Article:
Current Research Postgraduates
Mr Benjamin Westwood
(email at firstname.lastname@example.org)
My research is focused around the critical study of the contrasting histories of cultural heritage management, archaeological investigation and the institutionalisation of the past in Libya between 1943 to 1951. Within the nine year period under examination this area of North African was a major theatre of conflict, passing from Italian, to British and French colonial oversight, and later to eventual independence with the creation of the modern state of Libya through the intervention of the United Nations.
Whilst Northern Libya was, at least temporarily, a quasi colony of the British Empire (characterised as the 'British Military Administration of Tripolitania and Cyrenaica'), archaeological practitioners were focused upon the co-option and development of previous colonially driven research frameworks to produce new forms of hybridised Eurocentricism in Libyan archaeological practices.
This was a period which saw real changes in the ways cultural heritage was conceptualised and treated (issues that would eventually find expression in the Hague Convention for the Protection of Cultural Property in the Event of Armed Conflict, 1954), contextualised by the conflict of World War II and the ensuing post-war settlements and involving some of archaeology's contemporary celebrities: Leonard Woolley, Mortimer Wheeler to name but a few.
In particular I am looking at:
- How policies and processes related to the management of antiquities/heritage organised and maintained; how ad-hoc systems developed during conflict (’43-‘45) were formalised and implemented ('46-50).
- The hierarchical structure of the antiquities service during the period, particularly with regard to colonial positions in the Antiquities service and the involvement of Libyan/local people; the organisation of the presented past and how was research institutionalised.
- Regionality, or perceptions of regionality with regard to the classical East/West divide between Tripolitania and Cyrenaica, and post-war colonial plans for the region.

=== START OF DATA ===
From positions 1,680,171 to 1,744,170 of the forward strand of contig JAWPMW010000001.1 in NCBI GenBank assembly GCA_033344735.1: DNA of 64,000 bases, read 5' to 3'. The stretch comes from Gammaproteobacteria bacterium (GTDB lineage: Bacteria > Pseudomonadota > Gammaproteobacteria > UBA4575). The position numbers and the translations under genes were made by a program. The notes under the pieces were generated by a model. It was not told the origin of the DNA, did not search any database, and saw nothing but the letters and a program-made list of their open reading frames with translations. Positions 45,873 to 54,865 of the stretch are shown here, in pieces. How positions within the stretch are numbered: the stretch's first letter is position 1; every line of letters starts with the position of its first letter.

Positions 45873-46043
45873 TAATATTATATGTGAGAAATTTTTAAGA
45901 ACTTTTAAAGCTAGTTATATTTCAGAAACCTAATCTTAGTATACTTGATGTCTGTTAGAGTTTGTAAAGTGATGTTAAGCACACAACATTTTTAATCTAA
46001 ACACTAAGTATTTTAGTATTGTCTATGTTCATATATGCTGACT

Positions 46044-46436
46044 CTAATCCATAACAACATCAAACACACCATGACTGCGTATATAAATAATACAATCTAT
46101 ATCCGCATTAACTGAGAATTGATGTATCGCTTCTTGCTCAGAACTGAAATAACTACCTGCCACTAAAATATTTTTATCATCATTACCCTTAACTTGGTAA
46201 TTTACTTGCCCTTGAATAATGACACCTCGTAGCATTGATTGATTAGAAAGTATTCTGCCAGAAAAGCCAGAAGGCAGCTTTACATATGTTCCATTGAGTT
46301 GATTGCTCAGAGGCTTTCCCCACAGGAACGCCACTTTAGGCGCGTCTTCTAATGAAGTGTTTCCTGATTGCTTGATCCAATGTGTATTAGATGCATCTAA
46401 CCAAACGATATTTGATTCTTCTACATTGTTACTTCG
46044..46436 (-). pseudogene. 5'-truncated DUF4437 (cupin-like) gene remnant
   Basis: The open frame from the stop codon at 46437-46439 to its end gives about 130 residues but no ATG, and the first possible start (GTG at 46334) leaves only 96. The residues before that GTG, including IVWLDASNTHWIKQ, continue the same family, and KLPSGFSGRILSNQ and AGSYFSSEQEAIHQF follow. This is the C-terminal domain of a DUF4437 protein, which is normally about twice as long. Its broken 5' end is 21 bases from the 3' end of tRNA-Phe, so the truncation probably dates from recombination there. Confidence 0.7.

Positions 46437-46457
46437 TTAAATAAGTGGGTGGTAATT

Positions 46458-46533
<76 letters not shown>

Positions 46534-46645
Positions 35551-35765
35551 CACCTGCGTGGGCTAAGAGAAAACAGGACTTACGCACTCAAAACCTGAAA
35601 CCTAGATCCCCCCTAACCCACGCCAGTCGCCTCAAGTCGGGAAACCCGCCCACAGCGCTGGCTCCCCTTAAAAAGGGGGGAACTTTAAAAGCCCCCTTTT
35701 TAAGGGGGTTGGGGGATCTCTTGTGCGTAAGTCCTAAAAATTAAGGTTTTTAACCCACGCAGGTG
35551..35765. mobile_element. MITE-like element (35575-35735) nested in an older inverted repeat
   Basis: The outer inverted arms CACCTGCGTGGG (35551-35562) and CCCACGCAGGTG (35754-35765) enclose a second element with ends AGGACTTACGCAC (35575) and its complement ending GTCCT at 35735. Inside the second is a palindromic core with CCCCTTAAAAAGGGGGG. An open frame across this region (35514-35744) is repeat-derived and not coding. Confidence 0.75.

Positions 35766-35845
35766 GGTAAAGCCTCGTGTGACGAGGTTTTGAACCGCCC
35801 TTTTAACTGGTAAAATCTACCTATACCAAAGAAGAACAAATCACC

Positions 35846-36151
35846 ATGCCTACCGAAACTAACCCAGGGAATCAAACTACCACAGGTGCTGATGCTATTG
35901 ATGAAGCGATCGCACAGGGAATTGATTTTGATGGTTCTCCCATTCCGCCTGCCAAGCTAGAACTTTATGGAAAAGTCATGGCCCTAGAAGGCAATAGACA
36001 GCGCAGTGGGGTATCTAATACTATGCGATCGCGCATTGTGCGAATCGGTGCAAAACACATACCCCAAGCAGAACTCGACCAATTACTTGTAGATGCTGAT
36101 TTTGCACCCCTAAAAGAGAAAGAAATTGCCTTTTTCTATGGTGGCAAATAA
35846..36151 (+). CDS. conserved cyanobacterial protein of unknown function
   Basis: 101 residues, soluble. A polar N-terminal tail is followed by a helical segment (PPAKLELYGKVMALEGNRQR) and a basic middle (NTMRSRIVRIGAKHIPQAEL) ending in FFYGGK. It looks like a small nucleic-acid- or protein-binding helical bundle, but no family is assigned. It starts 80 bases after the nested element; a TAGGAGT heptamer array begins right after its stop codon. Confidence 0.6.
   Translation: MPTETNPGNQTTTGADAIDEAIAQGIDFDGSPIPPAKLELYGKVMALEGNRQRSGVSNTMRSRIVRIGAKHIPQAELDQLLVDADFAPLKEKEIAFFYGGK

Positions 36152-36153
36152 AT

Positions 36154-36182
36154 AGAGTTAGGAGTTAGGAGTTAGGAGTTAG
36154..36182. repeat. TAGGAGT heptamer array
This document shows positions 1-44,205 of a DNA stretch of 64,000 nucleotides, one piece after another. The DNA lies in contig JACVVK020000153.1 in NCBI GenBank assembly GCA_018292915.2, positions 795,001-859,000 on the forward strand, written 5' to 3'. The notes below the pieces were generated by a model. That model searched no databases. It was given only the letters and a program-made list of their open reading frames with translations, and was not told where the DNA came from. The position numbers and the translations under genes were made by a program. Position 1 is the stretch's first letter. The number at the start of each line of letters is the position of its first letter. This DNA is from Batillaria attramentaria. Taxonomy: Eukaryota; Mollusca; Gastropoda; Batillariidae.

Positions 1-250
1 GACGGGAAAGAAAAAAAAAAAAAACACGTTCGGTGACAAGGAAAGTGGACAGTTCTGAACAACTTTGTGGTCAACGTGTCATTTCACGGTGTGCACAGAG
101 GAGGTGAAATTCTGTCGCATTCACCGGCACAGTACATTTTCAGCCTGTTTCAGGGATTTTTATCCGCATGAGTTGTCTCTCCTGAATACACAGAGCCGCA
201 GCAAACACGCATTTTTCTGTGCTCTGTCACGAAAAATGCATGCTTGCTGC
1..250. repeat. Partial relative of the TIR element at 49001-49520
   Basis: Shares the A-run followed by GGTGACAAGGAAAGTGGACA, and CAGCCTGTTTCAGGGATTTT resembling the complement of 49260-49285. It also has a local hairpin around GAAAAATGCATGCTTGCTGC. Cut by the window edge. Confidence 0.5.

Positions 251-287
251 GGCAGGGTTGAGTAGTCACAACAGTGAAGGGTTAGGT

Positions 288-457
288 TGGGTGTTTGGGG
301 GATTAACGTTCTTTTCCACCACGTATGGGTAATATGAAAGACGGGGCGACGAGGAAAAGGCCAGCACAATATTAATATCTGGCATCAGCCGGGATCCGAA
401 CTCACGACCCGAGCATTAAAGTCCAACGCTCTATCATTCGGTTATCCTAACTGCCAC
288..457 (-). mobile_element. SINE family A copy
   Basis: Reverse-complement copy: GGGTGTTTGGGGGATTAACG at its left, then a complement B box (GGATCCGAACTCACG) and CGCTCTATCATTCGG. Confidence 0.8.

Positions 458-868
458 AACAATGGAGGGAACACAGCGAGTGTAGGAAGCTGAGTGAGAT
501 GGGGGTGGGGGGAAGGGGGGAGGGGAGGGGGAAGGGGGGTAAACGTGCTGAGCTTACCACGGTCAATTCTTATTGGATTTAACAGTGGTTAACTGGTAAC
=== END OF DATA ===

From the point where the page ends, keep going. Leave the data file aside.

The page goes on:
- Practitioner networks and their influence on the direction and formalisation of research, with explicit reference to excavations, fieldwork and dissemination .
My background is in commercial archaeology and I have worked on a variety of sites, mostly in the North-east of England and Yorkshire. Along the way I have had the opportunity to excavate and research all sorts of things, some mundane and some amazing, from Bronze Age cremations near Hull, railways (the Railway) in Darlington, to medieval plough furrows in Northumberland.
Probably due to my background, I am very interested in excavation methodology and techniques, and whilst I’m not particular about the archaeology I dig, my core interest at the moment is in Classical archaeology and the histories of excavation and imperialism associated to it. I have a keen interest in the management of cultural heritage, particularly in contested areas. I'm also involved, as a member of the Italian excavation team, in the research project ongoing at the Roman city of Pompeiopolis in Paphlagonia, Turkey organised by the University of Munich.
‘Care and maintenance’ at the fringes of Empire; Archaeology and Heritage Management during the British Military Administration of Tripolitania and Cyrenaica from 1943 to 1951.